(photo credit: [file])
Rabbis for Human Rights Israel (RHRI) is at odds with its sister organization in North America over an issue that goes to the heart of the debate over Zionism's use and misuse of military might to defend itself.
During a board meeting Monday in Jerusalem, some leading members of RHRI strongly criticized Rabbis for Human Rights North America (RHR-NA) for honoring a New York-based legal advocacy group that sued two senior Israeli security officials for perpetrating "war crimes."
On December 11, RHR-NA honored the Center for Constitutional Rights (CCR) with the Raphael Lemkin Award for its work combating purported torture and abuse of suspected terrorists held by the US authorities on Guant namo Bay, Cuba.
But the CCR is the same organization that issued class action suits on behalf of Palestinians and Lebanese against Avi Dichter, former director of Israel's General Security Service, and Lt. Gen. (ret.) Moshe Ya'alon, former head of the Intelligence Branch and former chief of General Staff of the IDF.
One board member of RHRI said he and other board members were appalled by the decision to honor the CCR.
"This incident demonstrates the ideological rift that exists between us and our sister organization in North America," said the rabbi.
Executive director of RHRI Rabbi Arik Ascherman said in response that the board reached a decision not to discuss the issue with the press before notifying RHR-NA of its decisions.
But Ascherman did comment on his organization's stand on the issuing of class action suits against IDF commanders for perpetrating war crimes.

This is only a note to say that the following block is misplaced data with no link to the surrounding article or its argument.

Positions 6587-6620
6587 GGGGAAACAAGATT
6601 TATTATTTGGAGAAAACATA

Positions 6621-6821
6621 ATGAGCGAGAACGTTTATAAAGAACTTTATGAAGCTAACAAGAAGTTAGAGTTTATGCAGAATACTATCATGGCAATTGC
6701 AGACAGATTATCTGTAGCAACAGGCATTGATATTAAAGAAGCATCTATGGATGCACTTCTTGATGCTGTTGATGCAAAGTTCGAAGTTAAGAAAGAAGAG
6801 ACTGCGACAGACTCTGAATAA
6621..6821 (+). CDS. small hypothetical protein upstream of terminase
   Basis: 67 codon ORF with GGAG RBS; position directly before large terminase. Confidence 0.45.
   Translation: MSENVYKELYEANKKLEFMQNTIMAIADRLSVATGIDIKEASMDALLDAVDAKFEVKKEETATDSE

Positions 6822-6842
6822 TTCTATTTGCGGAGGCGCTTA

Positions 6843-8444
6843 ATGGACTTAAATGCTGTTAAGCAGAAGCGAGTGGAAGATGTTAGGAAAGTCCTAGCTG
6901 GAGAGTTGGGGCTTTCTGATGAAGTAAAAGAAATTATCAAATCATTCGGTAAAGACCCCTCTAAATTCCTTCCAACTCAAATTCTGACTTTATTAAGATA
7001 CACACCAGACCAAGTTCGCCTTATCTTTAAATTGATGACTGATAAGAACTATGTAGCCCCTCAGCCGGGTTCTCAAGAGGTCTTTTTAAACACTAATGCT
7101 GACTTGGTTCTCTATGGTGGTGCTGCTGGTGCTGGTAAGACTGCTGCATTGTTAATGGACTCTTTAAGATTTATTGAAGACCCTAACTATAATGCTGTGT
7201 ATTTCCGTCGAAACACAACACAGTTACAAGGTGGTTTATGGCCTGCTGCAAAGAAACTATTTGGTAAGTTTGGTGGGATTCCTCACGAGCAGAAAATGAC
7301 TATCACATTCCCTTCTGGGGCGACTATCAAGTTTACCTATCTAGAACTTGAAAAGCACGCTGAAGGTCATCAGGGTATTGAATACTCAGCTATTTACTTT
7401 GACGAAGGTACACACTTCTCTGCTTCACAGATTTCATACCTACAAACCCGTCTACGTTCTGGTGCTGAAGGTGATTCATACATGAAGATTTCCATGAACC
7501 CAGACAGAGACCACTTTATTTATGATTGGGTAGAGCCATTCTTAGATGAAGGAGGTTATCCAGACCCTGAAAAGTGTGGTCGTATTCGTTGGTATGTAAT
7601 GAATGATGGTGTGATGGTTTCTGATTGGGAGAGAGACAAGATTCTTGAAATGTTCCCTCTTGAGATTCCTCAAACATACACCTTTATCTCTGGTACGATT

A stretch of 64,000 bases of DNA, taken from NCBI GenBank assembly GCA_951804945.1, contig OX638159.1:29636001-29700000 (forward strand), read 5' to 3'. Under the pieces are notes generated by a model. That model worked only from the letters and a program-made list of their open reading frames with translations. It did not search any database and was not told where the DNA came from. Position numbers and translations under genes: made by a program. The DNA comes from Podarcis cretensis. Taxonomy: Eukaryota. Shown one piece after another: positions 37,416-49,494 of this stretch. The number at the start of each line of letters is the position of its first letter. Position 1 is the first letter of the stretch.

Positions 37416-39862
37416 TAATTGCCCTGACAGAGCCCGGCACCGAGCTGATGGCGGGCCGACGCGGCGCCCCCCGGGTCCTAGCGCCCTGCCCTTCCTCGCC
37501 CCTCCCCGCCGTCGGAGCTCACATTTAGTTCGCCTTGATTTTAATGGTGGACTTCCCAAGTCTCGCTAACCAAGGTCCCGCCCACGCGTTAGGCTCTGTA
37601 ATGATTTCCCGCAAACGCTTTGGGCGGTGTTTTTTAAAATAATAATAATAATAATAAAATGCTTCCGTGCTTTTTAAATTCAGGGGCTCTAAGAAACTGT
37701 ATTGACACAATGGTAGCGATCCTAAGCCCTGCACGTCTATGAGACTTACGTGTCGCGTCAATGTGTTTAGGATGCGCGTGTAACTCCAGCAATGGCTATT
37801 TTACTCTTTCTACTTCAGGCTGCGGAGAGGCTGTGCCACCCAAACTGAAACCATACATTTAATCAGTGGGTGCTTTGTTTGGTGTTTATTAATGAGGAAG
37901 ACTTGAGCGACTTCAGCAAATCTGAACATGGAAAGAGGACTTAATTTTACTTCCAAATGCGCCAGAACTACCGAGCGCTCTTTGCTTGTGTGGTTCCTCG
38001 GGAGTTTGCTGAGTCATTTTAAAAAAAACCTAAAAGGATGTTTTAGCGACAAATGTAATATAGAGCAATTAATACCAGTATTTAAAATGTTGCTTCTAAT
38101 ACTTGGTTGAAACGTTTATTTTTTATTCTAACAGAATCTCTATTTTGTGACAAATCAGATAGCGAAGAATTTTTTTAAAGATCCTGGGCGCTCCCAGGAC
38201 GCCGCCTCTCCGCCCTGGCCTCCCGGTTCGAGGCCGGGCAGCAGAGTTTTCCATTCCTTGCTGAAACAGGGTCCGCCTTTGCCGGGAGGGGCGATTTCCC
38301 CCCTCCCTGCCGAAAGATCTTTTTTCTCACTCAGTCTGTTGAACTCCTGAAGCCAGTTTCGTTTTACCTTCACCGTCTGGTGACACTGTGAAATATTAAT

"Our organization is fairly wary about these things," said Ascherman. "But I can tell you as an individual that the Israeli courts have a mixed record on prosecuting human rights violations."
Rabbi Kalman Levi-Weiman, leader of the Kol Haneshama congregation, who was also present at the board meeting, refused to comment on the criticism voiced by members of his organization against RHR-NA, but admitted that the two organizations had different ideological leanings.
"The very fact that we live here has an impact on how we see things," said Levi-Weiman. "Rabbis in North America have very different issues to deal with."
On December 8, 2005, the CCR sued Dichter for war crimes and other "gross human rights violations" in connection with the targeted killing of Saleh Shehadeh, head of Hamas's military arm in Gaza. On July 22, 2002, the one-ton bomb that was dropped on Shehadeh also killed 14 civilians.
On December 15, 2005, the CCR slapped Ya'alon with a legal suit that included charges of war crimes, extrajudicial killing, crimes against humanity and cruel, inhuman or degrading treatment or punishment. The charges were in connection with Ya'alon's role in ordering the shelling of a United Nations compound in Kfar Qana, Lebanon that resulted in the deaths of more than 100 civilians. The IDF said it was reacting to Hizbullah missile fire near the compound.
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